The winds of change
Delivering climate neutrality requires adequate new national energy strategies, policies, and regulatory frameworks to be in place due to the massive energy transformation needed.
The European Union has been at the forefront of global climate action so far, and is the first major economy to put in place a legally binding framework to deliver on its pledges under the Paris Agreement and it is successfully transitioning towards a low emissions economy, targeting to reach climate neutrality by 2050.
We have useful lessons that can be drawn from the renewables energy industry, showing what can be achieved when there is a joint commitment by governments, energy companies and regulators.
Denmark’s energy transition experience can teach very valuable lessons. The transition in Denmark started more or less 50 years ago, when the oil crisis rocked the world in the 1970s and Danish industries had to shut down; at that time almost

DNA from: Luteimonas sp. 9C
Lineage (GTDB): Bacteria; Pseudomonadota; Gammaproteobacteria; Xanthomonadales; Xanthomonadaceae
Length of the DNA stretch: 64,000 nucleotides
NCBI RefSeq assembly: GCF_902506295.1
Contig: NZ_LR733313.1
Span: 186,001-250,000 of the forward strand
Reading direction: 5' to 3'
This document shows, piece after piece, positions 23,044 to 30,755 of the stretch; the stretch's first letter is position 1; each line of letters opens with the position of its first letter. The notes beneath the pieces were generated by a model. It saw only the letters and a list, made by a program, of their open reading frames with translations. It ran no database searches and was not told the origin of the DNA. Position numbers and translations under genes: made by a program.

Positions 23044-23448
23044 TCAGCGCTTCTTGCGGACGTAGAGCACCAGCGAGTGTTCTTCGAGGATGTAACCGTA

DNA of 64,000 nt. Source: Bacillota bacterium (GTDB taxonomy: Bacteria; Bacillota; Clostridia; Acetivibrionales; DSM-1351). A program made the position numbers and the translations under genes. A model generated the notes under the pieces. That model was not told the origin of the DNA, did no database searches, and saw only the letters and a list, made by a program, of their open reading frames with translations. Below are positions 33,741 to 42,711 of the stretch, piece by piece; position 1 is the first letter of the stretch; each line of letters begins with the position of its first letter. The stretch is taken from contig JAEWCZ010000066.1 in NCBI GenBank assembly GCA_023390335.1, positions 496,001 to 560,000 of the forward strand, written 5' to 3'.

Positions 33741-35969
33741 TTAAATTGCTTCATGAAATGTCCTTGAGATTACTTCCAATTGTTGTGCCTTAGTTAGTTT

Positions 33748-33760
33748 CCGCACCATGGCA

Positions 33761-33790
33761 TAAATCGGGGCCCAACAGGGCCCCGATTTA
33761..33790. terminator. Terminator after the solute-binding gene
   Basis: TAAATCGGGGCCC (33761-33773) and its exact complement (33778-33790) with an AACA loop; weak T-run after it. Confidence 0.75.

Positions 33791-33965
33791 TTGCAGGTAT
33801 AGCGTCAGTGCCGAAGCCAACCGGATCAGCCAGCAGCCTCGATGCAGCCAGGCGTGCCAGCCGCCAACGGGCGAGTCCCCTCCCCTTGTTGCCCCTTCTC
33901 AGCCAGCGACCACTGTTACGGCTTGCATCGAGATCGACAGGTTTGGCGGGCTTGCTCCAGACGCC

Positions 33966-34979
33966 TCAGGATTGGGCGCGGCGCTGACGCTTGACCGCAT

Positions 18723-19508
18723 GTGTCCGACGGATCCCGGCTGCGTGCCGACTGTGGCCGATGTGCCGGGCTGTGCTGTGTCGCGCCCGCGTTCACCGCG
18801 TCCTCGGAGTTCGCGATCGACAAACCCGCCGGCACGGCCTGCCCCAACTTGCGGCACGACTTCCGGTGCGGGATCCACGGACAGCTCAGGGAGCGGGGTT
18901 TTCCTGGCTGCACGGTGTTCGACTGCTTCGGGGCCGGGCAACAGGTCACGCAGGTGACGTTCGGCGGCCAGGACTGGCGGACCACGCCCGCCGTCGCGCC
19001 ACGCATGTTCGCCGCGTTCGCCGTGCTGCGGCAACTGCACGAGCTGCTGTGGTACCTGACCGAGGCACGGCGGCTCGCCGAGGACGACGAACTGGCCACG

90% of the energy was coming from imported oil.
From the oil crisis of the 70s, via the first offshore wind farm in 1991, today 44% of electricity in Denmark is supplied by wind and solar power. So far from the 90s their carbon emissions dropped by 38%, while its GDP more than doubled.
The significant share of green energy in the Danish electricity system is a result of ambitious national strategies laid down in the 70s and supported for their implementation by fit for purpose energy policies and regulatory frameworks.
In the 70s the oil crisis was the trigger for the start of the energy transition in Denmark: could the Covid-19 pandemic act similarly as a trigger and have a catalyst effect on the energy transition process of several countries?